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Tatar-Bashkir Report: November 12, 2004

12 November 2004
Tatarstan State Council Approves Budget On Second Reading
Tatarstan's State Council on 11 November approved on second reading the draft republican budget for 2005, RFE/RL's Kazan bureau reported the same day. Minor adjustments suggested by the cabinet of ministers were made to the draft, while the parliament rejected amendments promoted by Deputy Aleksandr Shtanin, who sought to eliminate the budget deficit forecast in the draft budget. Shtanin, who represents the Equality and Legality movement RiZ reminded deputies that in 2003 and 2004 the republican government reported budget surpluses by the end of the year. He said revenues for 2005 should be estimated at 53.7 billion rubles ($1.8 billion) and not the 43.5 billion ($1.5 billion) predicted by the government.

Prime Minister Rustam Minnikhanov explained that the draft document referred to "macroeconomic indicators taken from the federal budget" and reflected budgetary shortfalls that resulted from taking tax revenues from mineral resources from the republic's jurisdiction.

Following the vote on Shtanin's proposal, President Mintimer Shaimiev told deputies that "it would be incautious" to expect extra budget incomes in 2004, given the negative forecast for global oil prices.

...As Deputies Prepare Package Of Amendments To Putin's Government-Reform Initiative
Tatarstan's State Council on 11 November approved on first reading 19 amendments to a federal bill that would eliminate elections of regional governors, RFE/RL's Kazan bureau reported. The drafts prepared by Tatar deputies after they expressed disagreement with President Vladimir Putin's reform proposal during the 25 October session of parliament ("RFE/RL's Tatar-Bashkir Report," 26 October 2004). During that session, Tatarstan President Mintimer Shaimiev called on deputies to approve Putin's proposal, but suggested that they compile a list of amendment proposals.

Among the proposed amendments were calls to expand the powers of regional parliaments to approve gubernatorial heads appointed by the Russian president, and to abolish the president's right to dissolve parliaments that fail to approve the president's appointment twice. The parliamentarians also suggested that the proposal, if it becomes law, only be valid until 2010.

The amendments will be proposed in the Russian State Duma by State Council Chairman Farid Mukhametshin, Duma Deputy Aleksandr Salii (Communist), and Marat Galeev, who chairs the State Council's committee on economy, investments, and entrepreneurship, and heads the Tatarstan-Yanga Gasyr faction.

Tatar Muslim Leader Expresses Condolences Over Arafat's Death
Tatarstan's Muslim Religious Board Chairman Gosman khestret Iskhaq told RFE/RL's Kazan bureau on 11 November that he believes that Palestinian leader Yasser Arafat contributed during his life to "building a peace bridge between the Arabs and the Israelis." Gasman said that Tatarstan's Muslims consider it a special sign that Arafat died during the holy month of Ramadan and will pray for his soul, "for he was the man who resumed his way on the path of peace." He added that "we expect the new [Palestinian leader] to be someone who will not contribute to the downgrading of the current status of Islam."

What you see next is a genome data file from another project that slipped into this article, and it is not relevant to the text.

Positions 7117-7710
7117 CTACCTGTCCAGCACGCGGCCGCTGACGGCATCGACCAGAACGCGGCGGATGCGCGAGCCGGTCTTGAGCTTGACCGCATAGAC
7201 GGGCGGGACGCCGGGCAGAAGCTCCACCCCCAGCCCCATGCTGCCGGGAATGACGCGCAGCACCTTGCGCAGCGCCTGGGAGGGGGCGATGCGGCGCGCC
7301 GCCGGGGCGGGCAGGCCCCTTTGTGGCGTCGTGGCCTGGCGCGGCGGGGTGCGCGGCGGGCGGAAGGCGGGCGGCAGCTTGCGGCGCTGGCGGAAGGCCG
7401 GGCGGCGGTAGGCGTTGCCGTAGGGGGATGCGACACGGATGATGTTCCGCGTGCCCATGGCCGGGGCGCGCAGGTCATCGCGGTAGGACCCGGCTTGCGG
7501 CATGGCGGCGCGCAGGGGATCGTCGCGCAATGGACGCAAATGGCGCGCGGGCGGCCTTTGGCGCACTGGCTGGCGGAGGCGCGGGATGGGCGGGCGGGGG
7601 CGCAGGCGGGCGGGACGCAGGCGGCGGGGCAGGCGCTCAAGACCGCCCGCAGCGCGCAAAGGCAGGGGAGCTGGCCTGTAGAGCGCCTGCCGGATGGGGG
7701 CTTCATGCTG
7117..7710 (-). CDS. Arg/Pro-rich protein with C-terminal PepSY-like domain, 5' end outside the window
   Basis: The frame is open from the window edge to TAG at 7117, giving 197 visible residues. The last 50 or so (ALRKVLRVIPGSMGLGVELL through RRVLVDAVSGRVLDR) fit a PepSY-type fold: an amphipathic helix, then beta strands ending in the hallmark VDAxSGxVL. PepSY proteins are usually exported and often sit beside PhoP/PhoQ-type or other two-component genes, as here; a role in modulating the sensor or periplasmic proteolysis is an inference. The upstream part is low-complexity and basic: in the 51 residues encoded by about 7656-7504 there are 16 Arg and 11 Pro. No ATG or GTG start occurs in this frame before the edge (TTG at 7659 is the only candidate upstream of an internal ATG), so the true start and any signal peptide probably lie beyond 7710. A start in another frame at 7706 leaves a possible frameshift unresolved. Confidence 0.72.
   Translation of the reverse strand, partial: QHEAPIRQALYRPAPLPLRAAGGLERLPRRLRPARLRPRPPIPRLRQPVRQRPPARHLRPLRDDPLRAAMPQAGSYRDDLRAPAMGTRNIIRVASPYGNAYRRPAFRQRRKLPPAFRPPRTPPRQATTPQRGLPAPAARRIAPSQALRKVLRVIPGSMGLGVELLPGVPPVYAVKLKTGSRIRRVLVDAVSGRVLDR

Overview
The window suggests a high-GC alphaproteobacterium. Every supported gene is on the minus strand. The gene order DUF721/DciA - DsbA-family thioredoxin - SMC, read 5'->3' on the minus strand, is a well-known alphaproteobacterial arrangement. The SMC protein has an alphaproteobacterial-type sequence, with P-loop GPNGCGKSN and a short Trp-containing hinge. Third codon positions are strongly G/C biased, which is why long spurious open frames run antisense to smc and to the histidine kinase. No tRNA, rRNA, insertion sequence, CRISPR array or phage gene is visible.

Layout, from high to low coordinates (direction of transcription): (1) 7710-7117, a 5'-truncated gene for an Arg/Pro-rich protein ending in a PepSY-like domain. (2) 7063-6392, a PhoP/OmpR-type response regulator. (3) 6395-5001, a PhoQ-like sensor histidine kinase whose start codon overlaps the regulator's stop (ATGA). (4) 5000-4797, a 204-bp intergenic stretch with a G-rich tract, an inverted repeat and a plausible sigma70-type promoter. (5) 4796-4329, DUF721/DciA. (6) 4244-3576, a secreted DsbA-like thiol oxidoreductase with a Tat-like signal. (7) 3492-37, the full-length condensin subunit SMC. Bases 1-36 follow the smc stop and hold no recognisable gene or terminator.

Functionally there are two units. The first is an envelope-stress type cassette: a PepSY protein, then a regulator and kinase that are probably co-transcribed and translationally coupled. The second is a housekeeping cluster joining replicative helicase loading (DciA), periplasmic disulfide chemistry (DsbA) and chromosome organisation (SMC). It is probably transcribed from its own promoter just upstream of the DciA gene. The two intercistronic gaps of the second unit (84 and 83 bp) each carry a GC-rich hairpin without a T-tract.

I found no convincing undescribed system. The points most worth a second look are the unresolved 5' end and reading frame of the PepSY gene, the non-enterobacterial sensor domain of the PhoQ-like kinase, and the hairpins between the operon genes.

Tatarstan's Oil-Tanker Dreams Officially Dead
Tatarstan's Yeshel Uzen shipbuilding plant has sold to a Turkish company the unfinished shell of what was intended to be the republic's first oil tanker, "Kommersant-Daily" reported on 12 November. In the early 1990s, the Tatar cabinet planned to create its own oil-tanker fleet to facilitate the export of Tatar oil. However, the initiative was stalled until 2002, when construction on the tanker began.

Yeshel Uzen remains Russia's major producer of small and medium-size military and civilian ships, including armored vessels, fishing boats, and hovercraft.

Compiled by Iskender Nurmi

Bashkirenergo To Sue Sterlitamaq Synthetic Rubber Plant
Bashkirenergo spokesman Vyacheslav Abramenko told reporters on 11 November that the company will appeal to Bashkortostan's Arbitration Court to reimburse the 552 million rubles ($19 million) owed by the Kauchuk synthetic rubber plant in Stelitamaq for electricity, Interfax reported the same day. On 21 October the Arbitration Court rejected Bashkirenergo's suit demanding the beginning of bankruptcy procedures against Kauchuk, which led the energy company to the conclusion that the plant is financially well-off. Bashkortostan's government reportedly owns a controlling 25 percent stake in Kauchuk, which is the supplier of raw material for the Yaroslavl, Omsk, and Tuben Kama tire plants.

World Bashkir Congress Concerned With Endangered Bashkir Villages In Sverdlovsk Oblast
The executive committee of the World Bashkir Congress will hold a special meeting on 18 November to consider the situation in Sverdlovsk Oblast, where ethnic Bashkir villages are currently being merged with the expanding capital of the oblast, an RFE/ RL Ufa correspondent reported on 11 November, citing the congress Chairman Ekhmet Soleimenov.

Compiled by Iskender Nurmi